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These 'crime scene' cupcakes may not seem too appetizing, but they sure will add a spooky dimension to Halloween this year.
REZA MARVASHTI/THE FREE LANCE-STAR
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BY AMY FLOWERS UMBLE
At first I fixated on the blood
For days, any conversation in the Umble house eventually led to the options I considered
Strawberry preserves weren't red enough. Food coloring wasn't the right consistency. And ketchup didn't taste right.
I finally decided on corn syrup and red food coloring. And then I had to learn to fling blood with the abandon of an experienced serial killer.
It's not so easy to craft a crime scene on the top of a cupcake.
But it did seem like a good Halloween idea. I've never been into the creepy part of the fall holiday.
From childhood, I hated haunted houses and those Halloween parties where blindfolded guests stick their hands into peeled grapes pretending to be eyeballs.
But I am now the mom of two teenage boys, and the days of superhero costumes and pumpkin patches are long gone.
It was time to up the gore factor.
And my husband inspired me to turn to crime scenes. Not in a way that would make us the next installment of "Dateline" or "48 Hours Mystery" and their continual fascination with spousal murders.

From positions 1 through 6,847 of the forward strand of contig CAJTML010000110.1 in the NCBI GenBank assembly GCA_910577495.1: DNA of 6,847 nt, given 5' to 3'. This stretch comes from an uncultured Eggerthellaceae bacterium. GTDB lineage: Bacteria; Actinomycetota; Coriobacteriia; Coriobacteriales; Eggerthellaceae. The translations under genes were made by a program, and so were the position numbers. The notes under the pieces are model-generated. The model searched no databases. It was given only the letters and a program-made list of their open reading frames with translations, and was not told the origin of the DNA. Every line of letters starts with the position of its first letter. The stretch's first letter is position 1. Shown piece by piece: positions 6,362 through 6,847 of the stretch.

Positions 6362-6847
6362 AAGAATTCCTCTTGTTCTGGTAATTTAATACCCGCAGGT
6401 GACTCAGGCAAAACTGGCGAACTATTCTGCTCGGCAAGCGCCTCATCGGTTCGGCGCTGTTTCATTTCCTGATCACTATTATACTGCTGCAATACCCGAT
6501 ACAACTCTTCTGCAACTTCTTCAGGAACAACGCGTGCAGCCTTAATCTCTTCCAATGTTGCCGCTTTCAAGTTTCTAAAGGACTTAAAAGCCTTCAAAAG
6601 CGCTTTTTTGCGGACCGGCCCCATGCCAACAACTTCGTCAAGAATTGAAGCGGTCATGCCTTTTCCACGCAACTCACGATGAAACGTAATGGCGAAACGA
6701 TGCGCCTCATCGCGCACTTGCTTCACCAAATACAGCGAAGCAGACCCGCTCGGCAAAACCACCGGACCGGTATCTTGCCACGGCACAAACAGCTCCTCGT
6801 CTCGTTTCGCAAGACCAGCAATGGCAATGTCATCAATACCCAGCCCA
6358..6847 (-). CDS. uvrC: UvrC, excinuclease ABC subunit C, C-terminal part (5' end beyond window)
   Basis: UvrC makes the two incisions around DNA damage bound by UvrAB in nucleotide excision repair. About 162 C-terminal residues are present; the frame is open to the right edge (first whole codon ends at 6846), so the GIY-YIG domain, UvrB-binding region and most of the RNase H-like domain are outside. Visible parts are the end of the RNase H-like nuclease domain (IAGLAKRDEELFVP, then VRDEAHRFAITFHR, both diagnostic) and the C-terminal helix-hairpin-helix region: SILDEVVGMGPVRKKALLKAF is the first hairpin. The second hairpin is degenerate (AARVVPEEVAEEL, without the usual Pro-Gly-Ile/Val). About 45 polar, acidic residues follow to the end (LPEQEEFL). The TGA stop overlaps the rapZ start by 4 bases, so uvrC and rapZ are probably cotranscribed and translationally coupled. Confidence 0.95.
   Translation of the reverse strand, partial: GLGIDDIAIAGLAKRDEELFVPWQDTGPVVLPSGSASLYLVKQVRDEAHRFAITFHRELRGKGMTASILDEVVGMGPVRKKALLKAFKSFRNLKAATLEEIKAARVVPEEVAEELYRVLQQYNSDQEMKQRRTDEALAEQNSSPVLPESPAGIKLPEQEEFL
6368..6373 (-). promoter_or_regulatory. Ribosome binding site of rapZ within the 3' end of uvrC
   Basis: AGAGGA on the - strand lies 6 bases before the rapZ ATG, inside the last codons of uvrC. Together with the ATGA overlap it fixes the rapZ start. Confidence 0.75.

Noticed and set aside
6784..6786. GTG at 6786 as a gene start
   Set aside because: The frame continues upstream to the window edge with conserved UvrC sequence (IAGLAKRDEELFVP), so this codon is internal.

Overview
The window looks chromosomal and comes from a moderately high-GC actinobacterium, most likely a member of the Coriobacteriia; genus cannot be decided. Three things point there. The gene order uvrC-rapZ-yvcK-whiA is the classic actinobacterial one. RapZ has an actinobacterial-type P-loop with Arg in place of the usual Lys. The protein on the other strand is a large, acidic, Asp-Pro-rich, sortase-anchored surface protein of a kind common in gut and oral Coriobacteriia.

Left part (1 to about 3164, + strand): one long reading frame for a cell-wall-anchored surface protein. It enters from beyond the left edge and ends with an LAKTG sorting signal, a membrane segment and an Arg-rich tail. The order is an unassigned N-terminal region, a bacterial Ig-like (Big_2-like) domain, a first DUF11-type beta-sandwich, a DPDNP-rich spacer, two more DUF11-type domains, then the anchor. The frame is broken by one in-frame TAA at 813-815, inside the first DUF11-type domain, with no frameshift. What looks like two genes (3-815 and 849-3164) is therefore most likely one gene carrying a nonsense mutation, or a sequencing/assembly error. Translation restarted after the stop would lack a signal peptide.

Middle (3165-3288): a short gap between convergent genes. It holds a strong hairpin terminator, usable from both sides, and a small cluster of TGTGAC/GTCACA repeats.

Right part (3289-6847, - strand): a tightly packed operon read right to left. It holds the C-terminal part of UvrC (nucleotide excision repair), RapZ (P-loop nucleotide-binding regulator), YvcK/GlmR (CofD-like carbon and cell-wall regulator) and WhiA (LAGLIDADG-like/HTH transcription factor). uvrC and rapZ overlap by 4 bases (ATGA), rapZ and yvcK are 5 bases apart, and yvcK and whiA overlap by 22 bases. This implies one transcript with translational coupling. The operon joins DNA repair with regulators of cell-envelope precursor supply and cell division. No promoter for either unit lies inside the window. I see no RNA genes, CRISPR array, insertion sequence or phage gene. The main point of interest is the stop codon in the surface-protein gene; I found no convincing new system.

My husband creates crime scenes for a living (he's one of the good guys, I promise).
And while I come home from work with stories of mangled participles and misplaced modifiers, he gets to dish on the details of digging shallow graves.
I'm not sure how I decided to make the leap from crime scenes to cupcakes. But I do love to make the tasty treats. I know they've outlived their trendiness. But I'm sticking by them.
When I first had kids, I had grand visions of elaborate cakes. My mother crafted my birthday treats with care, and I still think of my resplendent Barbie cake as proof of how much she loves me.
It turns out I lack the patience for such artistry. I almost cried when my son tore into a cake I'd spent hours decorating.
So, instead, I turned to the lazy baker's palette.
For years, I experimented with flavors but left the outer layers pretty plain: a carefully piped mound of frosting was decor enough.
And then I discovered "Hello, Cupcake," a book by some sweet artists who use icing, candy and other treats to turn cupcakes into Yorkies, rubber ducks, corn on the cob and more.
I didn't try a single creation. The authors wrote that anybody could re-create their visions. But I was intimidated.
And then I got the follow-up book, "What's New Cupcake?" for Christmas.
A co-worker had a January birthday. It seemed like a good time to experiment.
I created Chinese food cupcakes for the occasion.
It was really fun--and a lot easier than I'd assumed.
I was shocked that a lime-flavored Tootsie Roll really could become a broccoli floret.
But once I could craft a vegetable from candy, it seemed like there was no limit to what I could put on a cupcake.
Including, it turns out, a bloody crime scene.
Amy Flowers Umble: 540/735-1973
CHOCOLATE GUINNESS CUPCAKES
Start to finish: about 30 minutes
1 cup stout (Guinness)
For the ganache filling: